Now showing 1 - 7 of 7
  • Publication
    Effectiveness of Eco-retrofits in Reducing Wave Overtopping on Seawalls
    (Coastal Engineering Research Council, 2020-12-28) ; ; ;
    Terms such as 'nature-based', 'living shoreline', 'green infrastructure' and 'ecological engineering' are increasingly being used to reflect biomimicry-based engineering measures in coastal defences. Innovative interventions for nature-based sea defences have included the retrofitting of man-made water filled depressions or 'vertipools' to existing seawalls (Hall et al., 2019; Naylor et al., 2017) and the addition of artificial drill-cored rock pools to intertidal breakwaters (Evans et al., 2016). Through their capacity to retain water, such measures serve to enhance biodiversity in the built environment (Browne and Chapman, 2014). Evans et al. (2016) for example, experimentally demonstrated that the introduction of artificial rock pools to an intertidal granite breakwater enhanced the levels of species richness compared to those observed on plain surfaces of the breakwater. Notwithstanding these biological benefits, the impetus for incorporation of ecologically friendly measures to existing defences remains low (Salauddin et al., 2020a). This situation could potentially change should it be shown that the addition of 'green' measures to sea defences could enhance wave attenuation and reduce wave overtopping as well as wave pressures on the coastal defence structures. This paper describes small-scale physical modelling investigations of seawalls and explores reductions in wave overtopping that could be realised by retrofitting sea defences with 'green' features (such as 'vertipools'). Surface protrusions of varying scale and density are used in the physical modelling to mimic 'green' features and the results from measurements of overtopping are benchmarked to reference conditions determined from tests on a plain seawall.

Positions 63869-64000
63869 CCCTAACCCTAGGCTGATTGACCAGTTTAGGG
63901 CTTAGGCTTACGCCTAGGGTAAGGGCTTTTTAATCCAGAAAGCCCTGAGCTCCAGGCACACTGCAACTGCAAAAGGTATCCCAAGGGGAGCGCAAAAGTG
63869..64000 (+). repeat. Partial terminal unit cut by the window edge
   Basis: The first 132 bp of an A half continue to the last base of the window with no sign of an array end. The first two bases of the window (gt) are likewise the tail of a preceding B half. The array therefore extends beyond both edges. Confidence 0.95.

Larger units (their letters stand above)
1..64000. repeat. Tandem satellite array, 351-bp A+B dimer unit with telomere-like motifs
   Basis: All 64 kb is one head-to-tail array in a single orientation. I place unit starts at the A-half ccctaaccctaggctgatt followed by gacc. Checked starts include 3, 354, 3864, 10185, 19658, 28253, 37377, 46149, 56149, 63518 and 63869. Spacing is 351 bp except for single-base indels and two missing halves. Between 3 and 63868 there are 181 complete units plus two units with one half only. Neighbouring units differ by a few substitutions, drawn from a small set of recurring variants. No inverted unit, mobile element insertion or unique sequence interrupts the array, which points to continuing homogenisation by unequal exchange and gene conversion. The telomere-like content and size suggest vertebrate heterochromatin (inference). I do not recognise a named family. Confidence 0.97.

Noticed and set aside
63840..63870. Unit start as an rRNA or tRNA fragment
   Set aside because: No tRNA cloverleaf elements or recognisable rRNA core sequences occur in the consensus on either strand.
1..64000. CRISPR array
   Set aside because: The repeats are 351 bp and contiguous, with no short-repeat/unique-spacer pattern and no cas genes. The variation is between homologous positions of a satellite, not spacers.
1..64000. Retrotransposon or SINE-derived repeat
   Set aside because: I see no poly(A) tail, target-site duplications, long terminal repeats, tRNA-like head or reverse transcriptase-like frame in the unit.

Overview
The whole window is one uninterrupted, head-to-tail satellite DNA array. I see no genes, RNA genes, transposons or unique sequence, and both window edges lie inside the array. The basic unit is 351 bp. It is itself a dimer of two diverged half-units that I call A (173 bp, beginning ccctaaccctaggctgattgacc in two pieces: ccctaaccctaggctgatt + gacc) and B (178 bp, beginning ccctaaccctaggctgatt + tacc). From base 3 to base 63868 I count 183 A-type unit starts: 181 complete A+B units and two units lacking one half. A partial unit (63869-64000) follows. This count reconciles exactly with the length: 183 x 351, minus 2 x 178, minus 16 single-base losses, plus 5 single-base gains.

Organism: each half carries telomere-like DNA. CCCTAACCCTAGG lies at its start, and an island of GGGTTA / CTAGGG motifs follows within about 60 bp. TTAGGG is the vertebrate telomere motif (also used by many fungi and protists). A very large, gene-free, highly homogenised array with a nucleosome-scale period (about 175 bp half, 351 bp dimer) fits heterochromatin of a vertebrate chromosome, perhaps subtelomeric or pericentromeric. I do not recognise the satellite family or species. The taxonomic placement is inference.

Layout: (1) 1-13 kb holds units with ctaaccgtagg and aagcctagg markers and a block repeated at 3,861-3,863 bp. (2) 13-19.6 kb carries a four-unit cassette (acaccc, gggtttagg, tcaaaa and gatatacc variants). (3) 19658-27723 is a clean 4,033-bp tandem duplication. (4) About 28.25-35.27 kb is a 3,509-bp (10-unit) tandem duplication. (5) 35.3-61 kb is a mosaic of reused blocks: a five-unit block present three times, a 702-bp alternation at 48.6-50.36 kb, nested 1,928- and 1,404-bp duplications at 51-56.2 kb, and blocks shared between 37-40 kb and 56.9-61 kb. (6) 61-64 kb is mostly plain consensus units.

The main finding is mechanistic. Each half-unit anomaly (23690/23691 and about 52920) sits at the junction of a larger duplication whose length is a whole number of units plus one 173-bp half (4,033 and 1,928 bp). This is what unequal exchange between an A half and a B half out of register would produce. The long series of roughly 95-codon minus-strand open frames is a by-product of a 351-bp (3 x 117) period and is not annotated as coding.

• Publication
    Spatial Distribution of Wave-by-Wave Overtopping at Vertical Seawalls
    (Coastal Engineering Research Council, 2020-12-28) ; ; ;
    Over the years, many physical and numerical modelling research has been carried out to investigate the wave-structure interactions and the resulting mean overtopping characteristics at sea defences. The most reliable empirical predication formulae for prediction of mean overtopping rates have been reported in the overtopping manual, EurOtop (2018). In addition to average overtopping rates, in recent years, the spatial distribution of overtopped water has become an important topic of research to understand the safe zone behind coastal defences. The existing empirical formulae for spatial distribution of overtopping provide conservative predictions, as it has been derived from the mean overtopping volumes. The extreme wave overtopping hazards in generally originate from individual overtopping events rather than the mean overtopping volumes. This study presents comprehensive laboratory investigations on the spatial distribution of wave-by-wave overtopping at vertical seawalls.
  • Publication
    Extreme wave overtopping at ecologically modified sea defences